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The Financial Times European Masters in Management ranking is an evaluation of pre-experience masters programmes in general management offered by some of Europe’s leading business schools.
This is the second year that the Financial Times has published this ranking. In 2005, the first year of the ranking, 30 schools participated and 25 were ranked. This year, 37 schools took part and 35 are ranked.
The ranking is intended to give a thorough assessment of the nominated Masters in Management programme, as well as an insight into participating business schools and their alumni.
It is compiled using data from two sets of surveys – one is completed by alumni who graduated from the respective programmes three years ago, in 2003, and the other by the business schools.
The Financial Times contacted 8,520 alumni and 2,908 of them fully completed an on-line survey – a response rate of 34 per cent. These responses provide a comprehensive overview of the most important aspects of alumni careers.
Each year, an elite subset of students participate in the Community of European Management Schools (Cems) Master in International Management programme and, if successful, are awarded a second degree, in addition to the home degree of their alma mater. Seventeen European universities are members of Cems. Those alumni who completed the Cems programme were asked to evaluate both degrees when they filled in the on-line questionnaire.
Data from alumni questionnaires are used to determine the rankings in six of the 16 criteria, from “weighted salary (€)” to “placement success rank” and “international mobility rank”. The figures in the first column, “salary today (€)” are also based on data from alumni questionnaires but are not used in the calculation of any part of the ranking.
The following process is applied to salary data before it is used to calculate the salary figure presented in “weighted salary (€)”:
To start with, salary data of alumni working in the non-profit and public service sectors, or who are still full-time students, is removed.
Purchasing Power Parity (PPP) rates supplied by the World Bank are then used to convert the remaining salary data to US$ PPP equivalent figures. PPP rates are rates of currency conversion which are applied to iron out differences in purchasing power between different currencies, in this case, so that alumni salary data can be standardised and compared meaningfully.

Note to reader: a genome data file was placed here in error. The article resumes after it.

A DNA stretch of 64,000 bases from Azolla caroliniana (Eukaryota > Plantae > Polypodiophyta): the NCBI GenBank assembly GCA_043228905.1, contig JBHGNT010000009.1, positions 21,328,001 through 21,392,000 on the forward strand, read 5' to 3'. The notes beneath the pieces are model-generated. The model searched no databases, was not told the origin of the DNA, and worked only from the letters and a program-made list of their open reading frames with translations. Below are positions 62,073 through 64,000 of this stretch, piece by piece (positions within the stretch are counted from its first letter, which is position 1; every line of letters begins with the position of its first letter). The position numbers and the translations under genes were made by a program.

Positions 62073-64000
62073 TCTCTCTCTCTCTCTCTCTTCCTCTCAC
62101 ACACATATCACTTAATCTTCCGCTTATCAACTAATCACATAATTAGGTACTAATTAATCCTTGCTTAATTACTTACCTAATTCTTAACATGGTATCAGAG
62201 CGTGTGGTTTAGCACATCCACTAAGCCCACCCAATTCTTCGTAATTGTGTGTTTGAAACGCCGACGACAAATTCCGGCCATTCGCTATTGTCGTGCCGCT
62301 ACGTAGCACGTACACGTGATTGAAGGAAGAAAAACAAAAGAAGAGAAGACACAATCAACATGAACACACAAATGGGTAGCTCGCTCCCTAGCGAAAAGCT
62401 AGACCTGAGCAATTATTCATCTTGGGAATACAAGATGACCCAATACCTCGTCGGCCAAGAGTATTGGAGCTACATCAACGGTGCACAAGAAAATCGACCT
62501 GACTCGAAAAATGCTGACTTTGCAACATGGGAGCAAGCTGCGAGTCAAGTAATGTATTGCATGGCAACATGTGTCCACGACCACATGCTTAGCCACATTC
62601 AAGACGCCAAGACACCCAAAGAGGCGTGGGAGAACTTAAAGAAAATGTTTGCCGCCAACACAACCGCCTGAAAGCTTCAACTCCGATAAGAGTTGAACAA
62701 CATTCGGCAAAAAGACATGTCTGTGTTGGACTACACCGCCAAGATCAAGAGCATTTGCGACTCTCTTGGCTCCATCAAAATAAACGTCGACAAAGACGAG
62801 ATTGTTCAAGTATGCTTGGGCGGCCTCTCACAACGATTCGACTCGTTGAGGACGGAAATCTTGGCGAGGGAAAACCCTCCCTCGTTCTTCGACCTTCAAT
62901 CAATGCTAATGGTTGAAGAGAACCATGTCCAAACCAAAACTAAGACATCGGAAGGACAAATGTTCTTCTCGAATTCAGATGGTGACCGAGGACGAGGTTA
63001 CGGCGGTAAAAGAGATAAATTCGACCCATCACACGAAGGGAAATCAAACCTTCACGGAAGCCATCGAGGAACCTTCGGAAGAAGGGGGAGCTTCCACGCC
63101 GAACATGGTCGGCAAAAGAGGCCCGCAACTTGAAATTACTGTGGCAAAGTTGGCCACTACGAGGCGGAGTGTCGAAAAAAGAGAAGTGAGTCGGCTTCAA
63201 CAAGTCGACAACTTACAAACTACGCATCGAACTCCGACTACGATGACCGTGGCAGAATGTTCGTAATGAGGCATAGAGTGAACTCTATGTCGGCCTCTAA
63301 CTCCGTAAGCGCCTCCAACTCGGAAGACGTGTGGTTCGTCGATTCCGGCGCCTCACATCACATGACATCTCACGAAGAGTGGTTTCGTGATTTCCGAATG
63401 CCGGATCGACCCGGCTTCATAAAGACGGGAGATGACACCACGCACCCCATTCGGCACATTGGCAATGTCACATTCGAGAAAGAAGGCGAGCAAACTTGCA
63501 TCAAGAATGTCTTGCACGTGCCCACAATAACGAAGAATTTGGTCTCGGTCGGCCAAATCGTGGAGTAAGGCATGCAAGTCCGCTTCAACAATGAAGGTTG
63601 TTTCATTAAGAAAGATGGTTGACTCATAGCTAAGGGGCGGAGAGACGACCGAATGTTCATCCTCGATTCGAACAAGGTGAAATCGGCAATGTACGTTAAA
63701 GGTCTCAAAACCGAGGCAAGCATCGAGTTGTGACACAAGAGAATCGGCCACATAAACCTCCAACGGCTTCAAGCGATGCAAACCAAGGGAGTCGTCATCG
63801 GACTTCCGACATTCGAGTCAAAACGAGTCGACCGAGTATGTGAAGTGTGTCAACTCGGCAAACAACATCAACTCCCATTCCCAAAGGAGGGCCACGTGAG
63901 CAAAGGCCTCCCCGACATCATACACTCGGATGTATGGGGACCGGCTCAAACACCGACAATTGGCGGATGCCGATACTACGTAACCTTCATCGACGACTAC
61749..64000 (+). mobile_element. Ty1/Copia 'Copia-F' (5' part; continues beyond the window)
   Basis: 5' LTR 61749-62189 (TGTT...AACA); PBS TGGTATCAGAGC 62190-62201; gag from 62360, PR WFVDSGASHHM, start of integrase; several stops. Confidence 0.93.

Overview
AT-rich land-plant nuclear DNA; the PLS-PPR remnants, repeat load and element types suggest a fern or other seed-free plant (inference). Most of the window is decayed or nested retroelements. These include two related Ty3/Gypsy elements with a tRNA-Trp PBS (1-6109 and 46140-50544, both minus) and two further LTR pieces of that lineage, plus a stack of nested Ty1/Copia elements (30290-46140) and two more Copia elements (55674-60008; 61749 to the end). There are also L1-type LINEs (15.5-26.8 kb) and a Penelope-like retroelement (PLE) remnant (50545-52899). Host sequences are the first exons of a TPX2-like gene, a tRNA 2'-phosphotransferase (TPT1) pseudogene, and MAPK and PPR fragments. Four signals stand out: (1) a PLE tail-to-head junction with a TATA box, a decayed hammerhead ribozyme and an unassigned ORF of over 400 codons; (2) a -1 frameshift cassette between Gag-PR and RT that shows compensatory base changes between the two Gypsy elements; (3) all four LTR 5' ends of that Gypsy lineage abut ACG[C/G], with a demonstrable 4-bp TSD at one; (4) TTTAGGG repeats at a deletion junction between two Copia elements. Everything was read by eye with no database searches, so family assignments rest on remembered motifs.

After this conversion has been completed, the very highest and lowest salaries are excluded before the average salary is calculated for each school.
For larger schools, that is those with more than 50 alumni responses, there is one further stage in the process. For these schools, the average salaries are weighted to reflect the variation in salaries between different employment sectors (see graphic).
The weights are derived from a breakdown of the sectors in which alumni are working today. Average salaries within sectors are calculated for each school. The overall sector weights are then used to calculate the proportion that each sector salary average will contribute to the total average figure for a school.
The data that is shown on the table is presented in Euros rather than as PPP equivalents. This is achieved by multiplying the final average PPP figure for each school by the average Euro rate supplied by the World Bank.
The remaining 10 criteria that contribute to the final ranking, from “employed at three months (%)” to “international board (%)”, “international course experience rank”, “languages” and “faculty with doctorates (%)”, are calculated using data from the business school surveys.
After all calculations have been applied to the data for each of the different ranking criteria, the results are Z-scored on a column-by-column basis. That is, for each criterion on the table, a separate set of Z-scores is calculated. Z-scores take into account the differences in score between each school in that column and the spread of scores between the top and bottom school.
The Z-scores in each field are then multiplied by the column weights (see table key). The multiplied Z-scores from each criterion are then added together to give a final score for each school. This final score is presented as the school’s overall rank for 2006.
All the criteria which contribute to the final ranking have underlying Z-scores but in the table the data is presented as euro equivalents, ranks, percentages, or in the case of languages, the number of languages required on graduation.
The five columns at the end of the table from “Course fee (€)” to “Company internships (%)” do not contribute to the rankings. They are displayed for the information of the reader; the business schools supply the data.
Additional research by Wai Kwen Chan. Database consultant: Judith Pizer of Jeff Head Associates, Amersham, UK.
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